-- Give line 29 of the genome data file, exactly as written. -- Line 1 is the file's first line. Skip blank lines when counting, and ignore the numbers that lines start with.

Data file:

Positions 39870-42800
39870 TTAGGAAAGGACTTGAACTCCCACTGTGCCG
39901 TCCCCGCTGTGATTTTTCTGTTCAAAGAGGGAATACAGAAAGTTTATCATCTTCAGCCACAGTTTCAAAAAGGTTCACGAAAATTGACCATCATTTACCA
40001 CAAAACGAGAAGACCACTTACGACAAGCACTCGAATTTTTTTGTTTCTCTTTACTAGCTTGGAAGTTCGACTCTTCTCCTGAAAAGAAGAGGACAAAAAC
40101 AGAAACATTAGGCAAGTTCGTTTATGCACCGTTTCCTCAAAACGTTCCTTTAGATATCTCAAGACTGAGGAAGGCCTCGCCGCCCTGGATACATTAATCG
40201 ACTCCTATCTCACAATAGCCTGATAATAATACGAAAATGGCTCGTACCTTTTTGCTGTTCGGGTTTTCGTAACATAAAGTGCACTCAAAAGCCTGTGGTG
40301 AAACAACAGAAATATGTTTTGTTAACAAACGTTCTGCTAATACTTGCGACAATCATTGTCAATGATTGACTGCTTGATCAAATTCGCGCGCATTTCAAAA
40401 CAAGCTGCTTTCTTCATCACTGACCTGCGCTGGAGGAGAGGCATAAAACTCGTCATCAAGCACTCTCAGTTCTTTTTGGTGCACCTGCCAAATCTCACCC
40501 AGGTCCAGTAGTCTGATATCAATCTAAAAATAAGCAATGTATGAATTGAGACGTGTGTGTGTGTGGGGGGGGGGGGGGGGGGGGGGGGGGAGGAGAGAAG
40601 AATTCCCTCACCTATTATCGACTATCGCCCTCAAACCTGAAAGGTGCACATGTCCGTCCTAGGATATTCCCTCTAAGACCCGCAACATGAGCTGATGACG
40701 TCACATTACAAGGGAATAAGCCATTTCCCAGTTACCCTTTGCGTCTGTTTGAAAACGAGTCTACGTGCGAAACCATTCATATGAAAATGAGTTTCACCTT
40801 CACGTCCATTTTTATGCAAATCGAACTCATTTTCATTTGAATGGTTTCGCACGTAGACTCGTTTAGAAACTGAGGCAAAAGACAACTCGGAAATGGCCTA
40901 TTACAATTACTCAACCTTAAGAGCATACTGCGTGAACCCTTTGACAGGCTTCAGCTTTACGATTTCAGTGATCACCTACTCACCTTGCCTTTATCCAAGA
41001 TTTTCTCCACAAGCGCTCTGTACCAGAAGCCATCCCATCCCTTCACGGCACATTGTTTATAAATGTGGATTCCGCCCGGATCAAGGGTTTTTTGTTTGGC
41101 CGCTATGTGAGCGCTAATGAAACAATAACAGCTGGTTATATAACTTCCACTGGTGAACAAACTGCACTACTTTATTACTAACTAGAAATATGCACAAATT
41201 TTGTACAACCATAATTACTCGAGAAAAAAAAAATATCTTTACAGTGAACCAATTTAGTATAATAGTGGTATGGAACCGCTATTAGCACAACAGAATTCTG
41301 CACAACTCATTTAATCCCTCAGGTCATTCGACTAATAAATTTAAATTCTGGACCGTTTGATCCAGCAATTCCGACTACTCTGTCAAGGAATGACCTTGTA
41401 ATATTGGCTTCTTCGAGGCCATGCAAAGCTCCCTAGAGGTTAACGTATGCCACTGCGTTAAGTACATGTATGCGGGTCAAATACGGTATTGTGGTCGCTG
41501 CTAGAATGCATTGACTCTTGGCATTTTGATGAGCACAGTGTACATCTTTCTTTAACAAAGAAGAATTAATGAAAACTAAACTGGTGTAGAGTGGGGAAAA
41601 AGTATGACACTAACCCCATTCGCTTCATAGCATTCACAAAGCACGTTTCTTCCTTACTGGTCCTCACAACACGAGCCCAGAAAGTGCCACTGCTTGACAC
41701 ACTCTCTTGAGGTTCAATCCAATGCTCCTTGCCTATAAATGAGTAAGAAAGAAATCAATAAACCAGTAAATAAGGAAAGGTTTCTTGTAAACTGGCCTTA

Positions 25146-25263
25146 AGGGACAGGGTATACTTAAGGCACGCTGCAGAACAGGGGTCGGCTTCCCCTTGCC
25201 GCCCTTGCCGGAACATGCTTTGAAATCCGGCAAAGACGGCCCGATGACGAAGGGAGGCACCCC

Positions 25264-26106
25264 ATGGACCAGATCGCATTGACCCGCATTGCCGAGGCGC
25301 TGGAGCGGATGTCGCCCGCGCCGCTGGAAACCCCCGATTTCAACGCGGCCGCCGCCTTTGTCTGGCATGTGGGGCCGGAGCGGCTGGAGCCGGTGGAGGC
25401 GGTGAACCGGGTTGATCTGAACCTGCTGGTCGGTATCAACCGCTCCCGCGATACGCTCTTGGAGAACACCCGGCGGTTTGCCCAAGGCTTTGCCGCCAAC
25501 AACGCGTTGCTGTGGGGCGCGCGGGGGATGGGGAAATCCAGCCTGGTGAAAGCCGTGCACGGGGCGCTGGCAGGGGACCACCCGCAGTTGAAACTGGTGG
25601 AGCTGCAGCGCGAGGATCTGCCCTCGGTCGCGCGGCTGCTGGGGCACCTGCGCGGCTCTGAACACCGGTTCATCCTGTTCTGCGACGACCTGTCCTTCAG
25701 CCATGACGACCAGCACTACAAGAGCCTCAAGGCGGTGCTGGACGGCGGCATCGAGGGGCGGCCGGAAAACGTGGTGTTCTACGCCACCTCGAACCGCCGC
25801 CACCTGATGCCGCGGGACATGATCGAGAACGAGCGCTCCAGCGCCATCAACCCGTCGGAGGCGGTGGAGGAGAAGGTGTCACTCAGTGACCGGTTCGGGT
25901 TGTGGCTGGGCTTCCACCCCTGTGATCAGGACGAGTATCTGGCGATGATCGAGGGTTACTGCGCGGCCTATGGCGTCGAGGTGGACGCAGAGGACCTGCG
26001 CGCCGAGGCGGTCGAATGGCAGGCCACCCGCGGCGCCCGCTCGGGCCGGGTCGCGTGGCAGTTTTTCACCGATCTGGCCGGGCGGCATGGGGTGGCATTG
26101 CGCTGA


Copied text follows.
25501 AACGCGTTGCTGTGGGGCGCGCGGGGGATGGGGAAATCCAGCCTGGTGAAAGCCGTGCACGGGGCGCTGGCAGGGGACCACCCGCAGTTGAAACTGGTGG